Long-time Windows phone users are certainly aware that one of the most criticized aspects of Microsoft’s smartphone platform was the lack of apps, mostly because some very popular apps, such as Google’s, were (and still are) missing.
Microsoft pushed hard for universal apps in an attempt to address this lack of apps, but at some level, the issue still persists.
Universal apps are developed to work on all Windows 10 devices, and Windows phones were supposed to benefit from developers’ appetite for targeting a growing audience available on the PC. But it doesn’t even matter if this thing worked or not because Windows phones have a completely different problem now.
The lack of apps is a more subjective issue, or personal problem with the platform if you wish, because there are lots of users out there who are just fine without apps. And this is mostly because Windows Phone and Windows 10 Mobile already come with the essential apps integrated into the system, while the top third-party apps are already on the platform, either with official apps or third-party clients.
But there is something that’s not influenced by personal preferences: the quality of apps. In the last few months, I’ve noticed a degrading quality of Windows 10 Mobile apps and it’s all happening because developers barely release updates for Windows phones.
Without a doubt, the best example is the Facebook app. Launched with much fanfare on Windows 10 Mobile, the official Facebook app is more of a fiasco for many Windows phone users because of bugs that have been there for ever and which the company doesn’t seem to be too interested in.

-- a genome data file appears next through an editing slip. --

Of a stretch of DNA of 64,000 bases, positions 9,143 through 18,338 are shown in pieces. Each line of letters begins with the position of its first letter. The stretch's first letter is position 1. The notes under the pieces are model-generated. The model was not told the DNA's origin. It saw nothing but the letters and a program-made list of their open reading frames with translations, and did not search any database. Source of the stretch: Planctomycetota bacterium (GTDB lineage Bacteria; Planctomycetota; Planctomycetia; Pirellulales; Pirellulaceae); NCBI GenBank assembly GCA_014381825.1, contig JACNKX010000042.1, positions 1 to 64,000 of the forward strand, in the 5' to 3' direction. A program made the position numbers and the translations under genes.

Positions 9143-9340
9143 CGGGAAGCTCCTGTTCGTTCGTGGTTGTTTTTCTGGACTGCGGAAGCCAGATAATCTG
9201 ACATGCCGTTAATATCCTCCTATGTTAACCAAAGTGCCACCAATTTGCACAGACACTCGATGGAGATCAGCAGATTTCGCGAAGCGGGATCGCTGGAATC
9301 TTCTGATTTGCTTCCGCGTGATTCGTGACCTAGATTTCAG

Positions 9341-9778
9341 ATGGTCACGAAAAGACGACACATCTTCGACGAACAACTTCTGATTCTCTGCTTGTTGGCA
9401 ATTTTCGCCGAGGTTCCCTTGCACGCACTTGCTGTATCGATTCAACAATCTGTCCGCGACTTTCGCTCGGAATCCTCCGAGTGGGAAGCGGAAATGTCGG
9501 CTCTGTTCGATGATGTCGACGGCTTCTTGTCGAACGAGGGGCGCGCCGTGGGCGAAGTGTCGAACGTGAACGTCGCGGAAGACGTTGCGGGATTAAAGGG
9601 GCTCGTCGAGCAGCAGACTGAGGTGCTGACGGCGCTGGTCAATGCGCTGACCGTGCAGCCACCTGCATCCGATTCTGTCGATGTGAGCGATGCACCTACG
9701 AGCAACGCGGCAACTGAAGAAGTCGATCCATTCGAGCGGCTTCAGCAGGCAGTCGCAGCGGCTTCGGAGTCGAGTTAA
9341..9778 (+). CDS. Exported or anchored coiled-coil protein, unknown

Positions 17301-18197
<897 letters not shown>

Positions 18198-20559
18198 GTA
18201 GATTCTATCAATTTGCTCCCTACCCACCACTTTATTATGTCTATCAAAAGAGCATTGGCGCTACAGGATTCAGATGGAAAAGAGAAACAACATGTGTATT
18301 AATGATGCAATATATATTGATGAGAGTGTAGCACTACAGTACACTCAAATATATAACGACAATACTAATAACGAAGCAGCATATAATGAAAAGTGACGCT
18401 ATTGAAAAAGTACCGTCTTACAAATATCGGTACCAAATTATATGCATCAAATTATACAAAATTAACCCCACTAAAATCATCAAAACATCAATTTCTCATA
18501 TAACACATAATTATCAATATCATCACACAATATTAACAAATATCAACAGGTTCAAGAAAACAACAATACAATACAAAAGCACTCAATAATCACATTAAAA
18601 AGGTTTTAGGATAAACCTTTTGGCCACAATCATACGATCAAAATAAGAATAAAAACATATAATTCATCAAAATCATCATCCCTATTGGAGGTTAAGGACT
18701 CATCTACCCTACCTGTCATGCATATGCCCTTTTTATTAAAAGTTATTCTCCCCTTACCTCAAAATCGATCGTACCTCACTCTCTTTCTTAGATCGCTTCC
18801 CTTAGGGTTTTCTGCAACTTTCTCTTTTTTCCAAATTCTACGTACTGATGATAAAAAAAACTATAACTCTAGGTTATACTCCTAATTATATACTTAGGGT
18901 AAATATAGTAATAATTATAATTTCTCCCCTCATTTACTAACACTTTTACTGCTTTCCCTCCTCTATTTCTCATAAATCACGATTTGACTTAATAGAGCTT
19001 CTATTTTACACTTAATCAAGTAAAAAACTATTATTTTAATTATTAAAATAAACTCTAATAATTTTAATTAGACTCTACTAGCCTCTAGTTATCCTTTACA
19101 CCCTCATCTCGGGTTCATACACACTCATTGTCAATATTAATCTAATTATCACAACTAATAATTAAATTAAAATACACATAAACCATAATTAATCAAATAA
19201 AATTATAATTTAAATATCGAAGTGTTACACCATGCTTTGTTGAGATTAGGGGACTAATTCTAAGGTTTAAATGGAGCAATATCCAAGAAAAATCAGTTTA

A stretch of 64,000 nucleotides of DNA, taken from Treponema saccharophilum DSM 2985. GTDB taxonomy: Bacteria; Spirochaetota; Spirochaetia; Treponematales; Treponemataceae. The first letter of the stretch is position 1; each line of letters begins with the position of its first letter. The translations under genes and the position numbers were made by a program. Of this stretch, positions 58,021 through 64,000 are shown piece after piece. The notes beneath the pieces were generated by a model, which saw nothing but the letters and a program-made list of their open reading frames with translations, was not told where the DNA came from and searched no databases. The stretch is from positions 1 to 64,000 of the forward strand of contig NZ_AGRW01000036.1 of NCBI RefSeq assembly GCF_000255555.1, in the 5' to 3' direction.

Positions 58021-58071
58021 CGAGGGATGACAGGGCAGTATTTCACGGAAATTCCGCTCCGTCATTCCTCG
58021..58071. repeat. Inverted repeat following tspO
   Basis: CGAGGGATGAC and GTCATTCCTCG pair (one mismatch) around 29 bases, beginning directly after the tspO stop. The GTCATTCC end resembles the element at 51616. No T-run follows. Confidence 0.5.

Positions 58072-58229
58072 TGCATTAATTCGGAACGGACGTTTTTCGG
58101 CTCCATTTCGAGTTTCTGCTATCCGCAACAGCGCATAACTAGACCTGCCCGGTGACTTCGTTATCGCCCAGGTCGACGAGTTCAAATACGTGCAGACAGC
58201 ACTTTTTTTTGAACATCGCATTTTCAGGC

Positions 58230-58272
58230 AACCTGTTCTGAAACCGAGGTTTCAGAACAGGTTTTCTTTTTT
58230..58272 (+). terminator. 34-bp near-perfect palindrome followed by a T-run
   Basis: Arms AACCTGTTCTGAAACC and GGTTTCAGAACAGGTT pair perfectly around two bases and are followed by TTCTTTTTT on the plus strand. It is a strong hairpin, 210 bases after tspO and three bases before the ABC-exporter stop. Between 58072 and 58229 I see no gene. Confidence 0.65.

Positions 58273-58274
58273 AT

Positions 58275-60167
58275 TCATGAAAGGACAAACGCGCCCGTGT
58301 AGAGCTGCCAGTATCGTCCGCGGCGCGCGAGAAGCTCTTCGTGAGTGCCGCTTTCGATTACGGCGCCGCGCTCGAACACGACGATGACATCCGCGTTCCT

The Facebook app is painfully slow on Windows 10 Mobile, and you can notice this if you’re actually lucky enough to get it work. There are exceptions, that’s true, and there will always be someone saying everything works fine in their case, but judging from the number of complaints pointed online, the Facebook app is a nightmare and nothing more.
Let’s look at the reviews posted in the Windows Store for a couple of minutes. Facebook has an overall rating of 3.7 out of a maximum of 5, and there are nearly 22,000 1-star ratings (there are also 58,000 5-star ratings too, but keep in mind that this client is universal, so reviews can also be posted by PC users). Reviews pretty much speak for themselves:
“This app is very slow, especially launching. It is difficult to make comments because screens don't size properly and you can't navigate to other windows without loosing video/audio stream,” one user says, while another one adds that “the app bogs everything down.” One angry user who rated the app with one star says it keeps crashing and “it takes at least 3 times to get the app to open up.”
And Facebook is not the only example. The official Messenger app, which is developed by the same company, experiences similar issues, and so does Instagram, which crashes every once in a while and proves to be rather slow at certain times.
Bugs can be found in many other apps, and that’s perfectly fine as long as developers fix them. But that no longer seems to happen, so even if you wish to ignore the lack of apps and continue living with Windows phones, there’s this problem that ruins everything.
There’s a workaround for the poor quality of apps too, though. And it all comes down to the browser. Most services, including Facebook, can be very well accessed through your browser, and in some cases, such as Amazon, there’s not even a big difference. There are Windows Phone apps which are nothing more than web wrappers, so you should be fine with the browser version anyway.
But in the end, this all adds up to other frustrations that users are experiencing with the platform and certainly makes some of them consider switching to Android and iOS.
Is this what Microsoft wants its users to do? Undoubtedly not, but with the company not saying a single thing about mobile, the answer to this question could be anything.